How much does a full Takeya pitcher weigh?


#1

If anyone has a scale that can weight down to a few pounds, I would love to know what a full Takeya pitcher of Soylent weighs. I don’t know if Soylent version matters, probably not a large amount I would guess.

I’d find out myself but our scale won’t reliably measure below 10 pounds.

Thanks in advance to whoever! =)


#2

(You + full pitcher) - you = full pitcher.


#3

This gave me an idea. How about somebody make an app that when downloaded can make a smartphone a weighing machine for small stuff a few pounds worth. I have no CS/hardware engineering background, so if anybody here has it, how does this idea sound? Is an app enough, or should there be any hardware or sensor added to it? A weight sensor perhaps?


#4

You’d need hardware. A phone can work as a thermometer but only because all electrical equipment has meters to tell when it’s getting too hot. Weighing something with one will likely Crack your screen, unless you’re weighing out a dub sack or something.


#5

even something a couple a pounds worth?


#6

Regardless, a standard phone doesn’t have sensors for weight. Not yet anyway.


#7

To weigh things, you really want a scale.

I have a postal scale, but I let someone else have my Takeya pitcher, because I wasn’t using it.


#8

About 5 pounds, depending on how far you fill the pitcher. I always leave mine a few ounces shy…


#9

My Takeya pitcher weighs 343g when empty and 2,467g when full (to the bottom of the green portion of the pitcher) for a Soylent (v1.0) batch weight of 2,124g.


#10

OK so a bit more than 5 pounds. Perfect, thanks!

Good point, but our scale is also only accurate to +/- a pound or so easily at any given time so… wouldn’t work real well for this particular calculation.


#11

Am really curious why the question…


#12

Oh… lol Nothing terribly interesting really. I was discussing the glass frigovere pitcher with someone, and my immediate concern was with the weight of it being a bit too much for my gal to comfortably maneuver. He weighed a full pitcher and it came in at 7.25 pounds full, and my benchmark for what she could comfortably handle is a gallon of milk, which is apparently about 8 pounds. So in that respect, the glass pitcher is probably fine.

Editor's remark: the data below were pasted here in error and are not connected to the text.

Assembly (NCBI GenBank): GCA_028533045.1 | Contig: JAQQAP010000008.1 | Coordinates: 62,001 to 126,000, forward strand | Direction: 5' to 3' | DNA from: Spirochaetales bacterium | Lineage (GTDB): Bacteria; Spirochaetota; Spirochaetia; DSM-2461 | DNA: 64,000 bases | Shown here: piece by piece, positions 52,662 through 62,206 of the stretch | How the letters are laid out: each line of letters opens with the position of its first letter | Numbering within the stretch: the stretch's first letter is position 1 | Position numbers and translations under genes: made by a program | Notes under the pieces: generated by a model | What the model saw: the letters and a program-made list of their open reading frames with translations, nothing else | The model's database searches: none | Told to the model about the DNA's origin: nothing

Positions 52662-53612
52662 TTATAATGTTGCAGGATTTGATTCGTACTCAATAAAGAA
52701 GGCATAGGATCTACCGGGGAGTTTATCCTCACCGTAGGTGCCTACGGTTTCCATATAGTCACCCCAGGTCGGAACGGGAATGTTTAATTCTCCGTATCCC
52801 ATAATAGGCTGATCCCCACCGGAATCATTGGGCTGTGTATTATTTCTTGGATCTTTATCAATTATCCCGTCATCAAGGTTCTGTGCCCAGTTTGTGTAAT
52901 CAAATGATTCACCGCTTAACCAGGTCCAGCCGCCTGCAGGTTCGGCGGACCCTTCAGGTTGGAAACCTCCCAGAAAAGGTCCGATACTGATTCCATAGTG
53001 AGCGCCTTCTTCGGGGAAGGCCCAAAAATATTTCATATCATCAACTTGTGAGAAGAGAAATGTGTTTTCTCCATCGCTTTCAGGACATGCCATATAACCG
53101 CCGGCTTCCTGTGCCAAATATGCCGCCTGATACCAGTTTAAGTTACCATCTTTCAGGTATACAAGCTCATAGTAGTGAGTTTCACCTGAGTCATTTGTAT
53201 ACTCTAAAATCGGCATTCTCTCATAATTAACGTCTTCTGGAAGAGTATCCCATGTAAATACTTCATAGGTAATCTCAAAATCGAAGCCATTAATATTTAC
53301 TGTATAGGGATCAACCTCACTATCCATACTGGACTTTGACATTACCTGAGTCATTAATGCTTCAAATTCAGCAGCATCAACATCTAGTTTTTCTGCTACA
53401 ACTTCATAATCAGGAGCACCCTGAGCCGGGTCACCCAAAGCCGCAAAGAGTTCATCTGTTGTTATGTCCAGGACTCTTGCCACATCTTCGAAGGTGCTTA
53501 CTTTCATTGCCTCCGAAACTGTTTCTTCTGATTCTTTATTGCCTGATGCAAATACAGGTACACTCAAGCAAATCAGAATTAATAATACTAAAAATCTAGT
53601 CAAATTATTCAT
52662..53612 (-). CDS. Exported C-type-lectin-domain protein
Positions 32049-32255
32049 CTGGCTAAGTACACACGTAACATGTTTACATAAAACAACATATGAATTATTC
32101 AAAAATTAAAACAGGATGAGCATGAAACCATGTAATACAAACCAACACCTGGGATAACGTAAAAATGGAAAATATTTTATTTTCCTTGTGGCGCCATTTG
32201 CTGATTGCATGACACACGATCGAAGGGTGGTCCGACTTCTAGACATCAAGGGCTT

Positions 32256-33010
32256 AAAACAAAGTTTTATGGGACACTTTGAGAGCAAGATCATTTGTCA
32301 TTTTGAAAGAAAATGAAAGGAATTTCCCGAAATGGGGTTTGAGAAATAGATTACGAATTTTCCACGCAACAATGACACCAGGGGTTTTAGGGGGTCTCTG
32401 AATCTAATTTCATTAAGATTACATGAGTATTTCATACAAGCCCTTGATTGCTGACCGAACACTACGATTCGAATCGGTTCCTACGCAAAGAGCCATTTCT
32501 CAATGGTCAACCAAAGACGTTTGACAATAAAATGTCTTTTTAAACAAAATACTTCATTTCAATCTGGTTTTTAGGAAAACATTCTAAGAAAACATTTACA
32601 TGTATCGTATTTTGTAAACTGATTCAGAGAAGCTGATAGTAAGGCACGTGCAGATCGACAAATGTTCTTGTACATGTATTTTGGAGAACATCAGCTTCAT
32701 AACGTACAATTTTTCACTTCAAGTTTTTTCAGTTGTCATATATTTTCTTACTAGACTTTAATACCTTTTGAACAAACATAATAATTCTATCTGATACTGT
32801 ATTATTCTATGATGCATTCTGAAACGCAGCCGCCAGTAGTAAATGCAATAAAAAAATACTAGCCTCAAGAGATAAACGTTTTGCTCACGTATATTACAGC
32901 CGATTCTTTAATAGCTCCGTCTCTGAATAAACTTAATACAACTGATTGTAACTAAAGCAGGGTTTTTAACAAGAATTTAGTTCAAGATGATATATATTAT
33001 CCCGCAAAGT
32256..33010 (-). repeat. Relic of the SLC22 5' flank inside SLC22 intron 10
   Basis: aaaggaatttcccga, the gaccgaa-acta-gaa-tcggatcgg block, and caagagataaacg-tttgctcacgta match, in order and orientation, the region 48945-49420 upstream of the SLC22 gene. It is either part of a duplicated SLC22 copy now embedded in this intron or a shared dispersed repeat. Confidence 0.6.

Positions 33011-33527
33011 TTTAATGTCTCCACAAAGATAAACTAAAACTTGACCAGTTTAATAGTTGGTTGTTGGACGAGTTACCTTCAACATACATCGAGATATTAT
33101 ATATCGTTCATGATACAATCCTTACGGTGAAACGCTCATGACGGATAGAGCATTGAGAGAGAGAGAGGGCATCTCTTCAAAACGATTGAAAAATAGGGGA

My second concern though was with the shaking while mixing Soylent. If the glass pitcher was significantly heavier, I’d be worried about throwing my back out shaking it up as I’ve been wrestling with a major recurrence of back troubles the last 3 months or so. Sounds like the glass pitcher is indeed significantly heavier and would be similar to shaking a gallon of milk… which I’m not sure I’d feel good about doing in my present state.

So there ya have it. Sorry the answer isn’t a bit more intriguing. LOL


#13

Being a windbag, I always seem to have something to add -

I don’t know where your back problem is, but I got a couple of herniated discs in my neck many years ago and have had to deal with that and work around it at times when I had flareups.

Pro tip: shaking up and down is stressful on the spine and can set off my problem.
Instead, try grabbing the top and bottom but hold it sideways, and shake sideways.

I can get a lot of hip action going (counter-motion to the shaking), but it didn’t set off my spinal problem, even while I was having a flare-up. YMMV, so start gently if you have a lower back problem, but for all I know, this will actually be therapeutic.


#14

Addendum - I wasn’t shaking a 2-liter pitcher back then, just a regular shaker cup, which would still set off my neck if I shook vertically. I haven’t had a flareup for years before starting Soylent, so I haven’t actually felt what happens with a big bottle - but it does feel very different shaking horizontally versus vertically.